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Assessment refers to the way in which learner performance in a course or programme of study is evaluated. It is a significant part of the teaching-learning process and is often perceived as a way to provide feedback to learners. Traditionally, educational institutions have relied largely on ‘paper and pen’ tests and examinations for evaluating student performance. Instructors in traditional face-to-face situations often use interaction as an opportunity for providing feedback to learners, and to frequently communicate messages about learners’ strengths and weaknesses.

However, in the case of ODL, there is limited opportunity for interaction and traditional examination- or test-based assessment methods fall short of the ideals of distance education. For these reasons, assessment methods in ODL are usually more varied and used to provide as much feedback to the learner as possible.

Policy makers may wish to use a combination of two forms of assessment:

  1. formative assessment or coursework, which is may be used as a learning tool, and/or to give and gain feedback on learner ability and performance; and

  2. summative assessment or end-of term examination, which is often used as an evaluative method for grading and making a judgment about the participant's achievement in a course.

The weightage given to each form varies according to the learning outcomes of a course and the skills and knowledge that are the foci of each course. Besides written output, ODL learners may be asked to show evidence of learning using different artefacts, such as:

  • audio or video recordings of performances;

  • graphs, charts, diagrams or designs in print or digital form;

  • online databases, courseware or presentations; and

  • executable computer programmes.

The following are some types of assignments that may be used for formative assessment in an ODL programme.

  • Portfolios are a collection of a student’s work over a period of time, e.g. an action plan and outcomes at the various stages of implementation; a series of paintings on a number of different subjects or of different genre, followed by student self-reflection or self-evaluation; or a collection of readings accompanied by an annotated bibliography and a critique. Portfolios often require self-management skills and a large amount of learner autonomy. At the beginning of a semester, learners are usually assigned a project or broad-based activity that requires some degree of research as well as implementation of a procedure or plan.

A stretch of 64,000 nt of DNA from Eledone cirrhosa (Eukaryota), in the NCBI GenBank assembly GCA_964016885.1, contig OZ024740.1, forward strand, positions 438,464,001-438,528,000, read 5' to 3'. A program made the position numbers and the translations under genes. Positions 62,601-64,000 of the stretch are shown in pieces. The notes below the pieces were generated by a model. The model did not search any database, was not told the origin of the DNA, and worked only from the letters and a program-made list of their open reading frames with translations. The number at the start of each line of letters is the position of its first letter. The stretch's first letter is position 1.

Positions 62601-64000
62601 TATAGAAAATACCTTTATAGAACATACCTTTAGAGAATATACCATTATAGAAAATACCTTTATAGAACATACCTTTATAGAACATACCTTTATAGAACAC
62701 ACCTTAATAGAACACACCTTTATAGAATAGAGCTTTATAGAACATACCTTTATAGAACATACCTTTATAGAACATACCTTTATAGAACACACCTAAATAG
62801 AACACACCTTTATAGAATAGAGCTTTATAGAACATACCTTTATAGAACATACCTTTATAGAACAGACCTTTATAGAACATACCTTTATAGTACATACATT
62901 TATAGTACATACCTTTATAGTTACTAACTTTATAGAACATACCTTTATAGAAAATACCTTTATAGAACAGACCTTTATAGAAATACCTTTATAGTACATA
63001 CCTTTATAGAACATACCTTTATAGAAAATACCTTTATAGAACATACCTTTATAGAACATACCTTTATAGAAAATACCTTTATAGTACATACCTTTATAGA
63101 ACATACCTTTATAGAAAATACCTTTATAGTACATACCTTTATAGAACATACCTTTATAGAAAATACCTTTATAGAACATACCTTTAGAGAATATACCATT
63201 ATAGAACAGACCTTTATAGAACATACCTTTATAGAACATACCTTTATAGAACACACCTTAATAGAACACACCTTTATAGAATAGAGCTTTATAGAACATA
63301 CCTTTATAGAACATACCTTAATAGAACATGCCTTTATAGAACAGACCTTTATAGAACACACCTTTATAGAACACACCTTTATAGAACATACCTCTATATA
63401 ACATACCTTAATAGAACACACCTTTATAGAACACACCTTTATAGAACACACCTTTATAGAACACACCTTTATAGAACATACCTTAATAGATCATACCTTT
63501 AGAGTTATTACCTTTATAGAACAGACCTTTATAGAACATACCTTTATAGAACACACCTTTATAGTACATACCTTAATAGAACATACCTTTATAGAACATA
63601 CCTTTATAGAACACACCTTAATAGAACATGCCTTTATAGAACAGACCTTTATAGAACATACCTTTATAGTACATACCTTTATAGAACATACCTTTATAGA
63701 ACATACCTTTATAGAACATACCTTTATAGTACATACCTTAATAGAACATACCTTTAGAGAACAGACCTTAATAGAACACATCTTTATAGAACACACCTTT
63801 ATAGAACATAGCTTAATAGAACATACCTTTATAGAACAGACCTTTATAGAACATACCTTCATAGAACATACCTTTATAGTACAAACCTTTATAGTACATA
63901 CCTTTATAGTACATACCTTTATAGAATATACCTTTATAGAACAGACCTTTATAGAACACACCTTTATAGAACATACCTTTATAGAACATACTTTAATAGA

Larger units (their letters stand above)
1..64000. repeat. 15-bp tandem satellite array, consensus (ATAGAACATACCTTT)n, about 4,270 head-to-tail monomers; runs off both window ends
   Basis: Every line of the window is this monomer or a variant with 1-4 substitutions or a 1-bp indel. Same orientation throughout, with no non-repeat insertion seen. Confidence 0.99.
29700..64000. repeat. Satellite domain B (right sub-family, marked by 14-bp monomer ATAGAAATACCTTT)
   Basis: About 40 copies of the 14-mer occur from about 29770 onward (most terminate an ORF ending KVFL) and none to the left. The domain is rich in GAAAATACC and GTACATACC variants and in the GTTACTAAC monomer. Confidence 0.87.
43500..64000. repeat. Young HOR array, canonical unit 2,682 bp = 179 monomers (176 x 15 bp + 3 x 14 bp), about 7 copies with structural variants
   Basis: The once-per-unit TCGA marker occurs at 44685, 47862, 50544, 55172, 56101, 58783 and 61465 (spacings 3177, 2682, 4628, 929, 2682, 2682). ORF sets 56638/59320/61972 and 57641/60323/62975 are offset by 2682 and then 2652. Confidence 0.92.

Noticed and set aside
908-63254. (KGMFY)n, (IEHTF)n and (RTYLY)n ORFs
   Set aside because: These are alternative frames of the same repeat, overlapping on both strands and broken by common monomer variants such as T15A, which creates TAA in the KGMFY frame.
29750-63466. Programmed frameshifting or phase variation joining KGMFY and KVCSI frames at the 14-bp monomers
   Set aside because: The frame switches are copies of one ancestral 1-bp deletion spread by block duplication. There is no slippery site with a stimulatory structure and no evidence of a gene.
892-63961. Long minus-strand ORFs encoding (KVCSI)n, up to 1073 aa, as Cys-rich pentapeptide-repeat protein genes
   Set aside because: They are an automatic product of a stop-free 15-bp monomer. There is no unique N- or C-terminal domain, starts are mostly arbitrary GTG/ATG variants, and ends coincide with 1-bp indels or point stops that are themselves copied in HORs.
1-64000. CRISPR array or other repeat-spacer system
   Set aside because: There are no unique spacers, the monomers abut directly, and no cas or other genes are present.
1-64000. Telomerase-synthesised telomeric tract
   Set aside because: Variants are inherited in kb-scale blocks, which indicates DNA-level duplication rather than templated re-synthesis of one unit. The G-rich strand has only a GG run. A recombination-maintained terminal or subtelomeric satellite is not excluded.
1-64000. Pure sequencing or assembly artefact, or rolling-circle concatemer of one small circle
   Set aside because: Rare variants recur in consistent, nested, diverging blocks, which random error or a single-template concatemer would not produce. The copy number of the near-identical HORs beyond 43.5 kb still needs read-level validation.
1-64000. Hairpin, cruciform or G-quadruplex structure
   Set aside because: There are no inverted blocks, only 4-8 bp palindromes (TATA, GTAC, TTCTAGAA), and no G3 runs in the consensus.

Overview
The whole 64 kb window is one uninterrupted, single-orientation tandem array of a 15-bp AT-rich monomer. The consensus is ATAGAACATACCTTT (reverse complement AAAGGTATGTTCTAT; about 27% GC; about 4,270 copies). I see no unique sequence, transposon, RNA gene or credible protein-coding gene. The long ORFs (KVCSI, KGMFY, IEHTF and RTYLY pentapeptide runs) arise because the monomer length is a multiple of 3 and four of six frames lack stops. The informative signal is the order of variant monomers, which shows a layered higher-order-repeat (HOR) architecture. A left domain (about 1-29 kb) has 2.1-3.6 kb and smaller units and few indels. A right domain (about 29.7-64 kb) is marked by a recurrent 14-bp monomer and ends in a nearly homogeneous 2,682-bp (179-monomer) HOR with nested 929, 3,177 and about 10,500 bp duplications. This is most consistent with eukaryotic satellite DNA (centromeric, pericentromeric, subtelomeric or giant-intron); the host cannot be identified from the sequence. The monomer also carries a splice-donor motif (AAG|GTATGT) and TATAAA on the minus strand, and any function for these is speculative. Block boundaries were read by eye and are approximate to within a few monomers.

• Reports, essays and journals are done over time and based on a specific area of interest. These forms assessment are aimed at developing critical thinking skills and to make judgements about various actions, plans, ideology, movements in history or a discipline-specific collection of readings. Reports, in particular, often have a specific format and may be based on what learners have experienced or implemented at work or on a series of experiments carried out by learners.

  • Case studies and scenarios may be used for developing analytical skills based on a specific area of knowledge. Students may be asked to solve a problem related to a workplace situation, or to develop a plan for improving the living conditions of a community, but the process often requires some amount of interpretation, identification and articulation of a problem and presentation of a solution(s).

  • Online (asynchronous) conference discussions and synchronous oral examinations are assessment techniques that favour learners who are skilled in presenting their thoughts and ideas through inter-personal interaction. These techniques are useful for courses that assess communicative ability, demonstration of knowledge and understanding of a topic as well as demonstration of aesthetic on-the-spot problem-solving skills.

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